Brussels – European Union officials off on their vacation this summer might be truly relaxing and unwinding for the first time in the last few years … partially because they seem set to enjoy some welcome continuity when Germans go to the polls next month.
That compares to August 2015, when Greece was on the brink of leaving the monetary union. Or last summer, which slammed Brussels with the bruising news of Brexit.
Trump’s tirades against free trade and the EU followed, and this spring was marked by nail-biting election campaigns in France and The Netherlands, where eurosceptic populists seemed within a whisker of victory.
But it seems that the tide has turned for the bloc. Disaster was averted in The Hague and a europhile president has moved into the Elysee palace. The EU economy has been steadily growing and unemployment is falling.
Recalibration of German policy is unlikely
More importantly for eurocrat nerves though: German Chancellor Angela Merkel and her Christian Democrats are leading in the polls, and look likely to secure a fourth term, meaning no recalibration of German policy is likely anytime soon.
Even if there was a surprise upset, her main contender, Martin Schulz, the head of Germany’s Social Democrats (SPD) and former president of the European parliament, is considered a friend, not a foe, of the EU.
But, even amid that continuity, there is speculation. Will the next German government emulate the new French President Emmanuel Macron, who is championing change at EU institutions, or will it keep on with the Angela Merkel’s reactive, rather than proactive, leadership style?
Mustafa Rahman, who analyses European politics and political economy for the Eurasia group, says that Merkel’s choice of junior coalition partner could determine the speed and choice of reforms in Brussels, especially if the Finance Ministry were ceded to another party.
If Merkel was set on tackling legacy projects at EU level and do more in Europe, “a grand coalition with the SPD would allow her to straddle the centre ground and get legislation through with a comfortable majority,” says Rahman.
But he says Merkel might not be able to resist a coalition with “more ideological coherence,” such as the Liberal Democrats (FDP).
Rahman says a “repurposing” of the European Stability Mechanism (ESM), the EU’s rescue fund, could be feasible after the election.
“Germany cautious to change the status quo”
Questions as to whether the ESM should acquire the ability to undertake debt management, fiscal surveillance and take on an IMF-like role will be at the heart of the discussion, he says. Germany has been hesitant to go this route so far, but Macron has hinted it is something he would push for.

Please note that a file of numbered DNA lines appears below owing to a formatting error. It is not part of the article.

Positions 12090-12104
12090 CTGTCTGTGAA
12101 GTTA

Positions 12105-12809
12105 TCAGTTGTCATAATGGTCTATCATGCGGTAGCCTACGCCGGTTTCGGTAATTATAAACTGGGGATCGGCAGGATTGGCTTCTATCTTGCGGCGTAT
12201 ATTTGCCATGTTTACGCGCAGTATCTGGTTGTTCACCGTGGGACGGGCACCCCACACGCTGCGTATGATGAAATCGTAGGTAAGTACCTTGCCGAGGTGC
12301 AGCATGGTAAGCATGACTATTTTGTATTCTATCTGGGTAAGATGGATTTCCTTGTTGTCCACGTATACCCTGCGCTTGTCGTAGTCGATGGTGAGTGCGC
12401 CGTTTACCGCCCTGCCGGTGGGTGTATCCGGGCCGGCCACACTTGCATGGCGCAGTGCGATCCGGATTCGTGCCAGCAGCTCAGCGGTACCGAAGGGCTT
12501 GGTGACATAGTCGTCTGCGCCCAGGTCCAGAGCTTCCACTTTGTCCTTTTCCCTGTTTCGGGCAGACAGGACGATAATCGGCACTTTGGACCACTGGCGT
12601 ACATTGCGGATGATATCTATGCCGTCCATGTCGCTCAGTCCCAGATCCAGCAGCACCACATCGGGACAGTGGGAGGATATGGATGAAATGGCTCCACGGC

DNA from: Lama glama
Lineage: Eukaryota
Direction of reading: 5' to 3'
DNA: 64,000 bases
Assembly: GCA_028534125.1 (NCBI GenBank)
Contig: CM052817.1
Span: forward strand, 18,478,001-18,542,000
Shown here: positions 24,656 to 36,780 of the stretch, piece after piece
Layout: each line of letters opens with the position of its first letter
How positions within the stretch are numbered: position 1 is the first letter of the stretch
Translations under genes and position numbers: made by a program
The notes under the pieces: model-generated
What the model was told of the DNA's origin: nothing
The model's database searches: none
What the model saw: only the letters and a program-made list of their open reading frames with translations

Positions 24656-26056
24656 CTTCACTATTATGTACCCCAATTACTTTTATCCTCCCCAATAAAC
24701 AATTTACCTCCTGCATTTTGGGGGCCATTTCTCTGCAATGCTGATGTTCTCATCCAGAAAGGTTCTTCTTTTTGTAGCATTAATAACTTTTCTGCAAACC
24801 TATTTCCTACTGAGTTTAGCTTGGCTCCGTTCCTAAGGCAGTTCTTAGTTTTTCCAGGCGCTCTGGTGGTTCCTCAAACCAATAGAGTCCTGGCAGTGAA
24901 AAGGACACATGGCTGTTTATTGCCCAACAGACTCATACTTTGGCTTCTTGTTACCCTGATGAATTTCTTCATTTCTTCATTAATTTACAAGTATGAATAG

But when it comes to calls from the US, France and the commission for Germany to tackle its trade surplus and hike investment spending in order to support a more robust recovery in the entire eurozone, hopes for change after September might be misplaced, cautions Guntram Wolff, the director of Bruegel, a think tank focusing on economic policy.
“The experience of the last years shows that Germany has been cautious to change the status quo,” he says.
“That is the natural instinct, and overcoming that logic will be difficult, even if Merkel was committed to going in Macron’s direction.”
And while Schulz has been trying to seize the Macron moment by pledging to increase public spending, Wolff reckons the proposed hikes are not significantly different from what the Christian Democrats are suggesting.
Greek debt crisis and migration are major topics
Another question that is set to resurface after the election is whether debt-riddled Greece should be granted debt relief, a question vehemently opposed by German Finance Minister Wolfgang Schaueble.
“So far, Greek debt relief was a taboo, but after election day, and if Merkel has secured a new majority, there will be a new discussion,” says Hans Stein, regional director for European and trans-Atlantic dialogue at the Friedrich Naumann Foundation for Freedom, which has close links to the FDP.
But, says Stein, the reform that is likely to make or break the union could very well be another one: migration.
“Whatever government will come into office after the September elections will have to confront this question,” Stein says.
He says Merkel will have to forge agreement on a common approach towards migration, asylum and how to protect the EU’s external borders, while at the same time coming up with a new strategy towards North Africa.
“If you are not courageous to tackle these issues, these problems will not go away, whatever other grand reforms are pursued” he warns.
“If the public doesn’t see solutions, we will see a revival of the right wing and a resurgence of populism, despite their defeat in the Netherlands and France.”